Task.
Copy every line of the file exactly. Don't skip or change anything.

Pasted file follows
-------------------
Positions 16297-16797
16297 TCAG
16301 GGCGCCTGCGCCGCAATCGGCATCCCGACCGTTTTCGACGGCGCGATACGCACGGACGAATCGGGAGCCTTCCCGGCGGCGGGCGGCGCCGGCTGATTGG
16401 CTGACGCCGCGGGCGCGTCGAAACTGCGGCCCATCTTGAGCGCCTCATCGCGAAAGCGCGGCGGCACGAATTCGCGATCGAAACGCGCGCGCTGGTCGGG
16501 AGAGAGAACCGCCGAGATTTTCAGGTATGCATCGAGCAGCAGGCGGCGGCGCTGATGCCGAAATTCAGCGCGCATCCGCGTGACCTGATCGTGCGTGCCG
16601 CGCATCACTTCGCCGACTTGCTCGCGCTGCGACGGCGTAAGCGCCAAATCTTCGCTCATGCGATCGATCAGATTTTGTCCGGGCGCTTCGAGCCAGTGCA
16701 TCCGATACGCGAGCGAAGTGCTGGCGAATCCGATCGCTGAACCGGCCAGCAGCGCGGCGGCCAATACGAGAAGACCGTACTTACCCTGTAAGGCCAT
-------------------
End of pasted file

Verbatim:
Positions 16297-16797
16297 TCAG
16301 GGCGCCTGCGCCGCAATCGGCATCCCGACCGTTTTCGACGGCGCGATACGCACGGACGAATCGGGAGCCTTCCCGGCGGCGGGCGGCGCCGGCTGATTGG
16401 CTGACGCCGCGGGCGCGTCGAAACTGCGGCCCATCTTGAGCGCCTCATCGCGAAAGCGCGGCGGCACGAATTCGCGATCGAAACGCGCGCGCTGGTCGGG
16501 AGAGAGAACCGCCGAGATTTTCAGGTATGCATCGAGCAGCAGGCGGCGGCGCTGATGCCGAAATTCAGCGCGCATCCGCGTGACCTGATCGTGCGTGCCG
16601 CGCATCACTTCGCCGACTTGCTCGCGCTGCGACGGCGTAAGCGCCAAATCTTCGCTCATGCGATCGATCAGATTTTGTCCGGGCGCTTCGAGCCAGTGCA
16701 TCCGATACGCGAGCGAAGTGCTGGCGAATCCGATCGCTGAACCGGCCAGCAGCGCGGCGGCCAATACGAGAAGACCGTACTTACCCTGTAAGGCCAT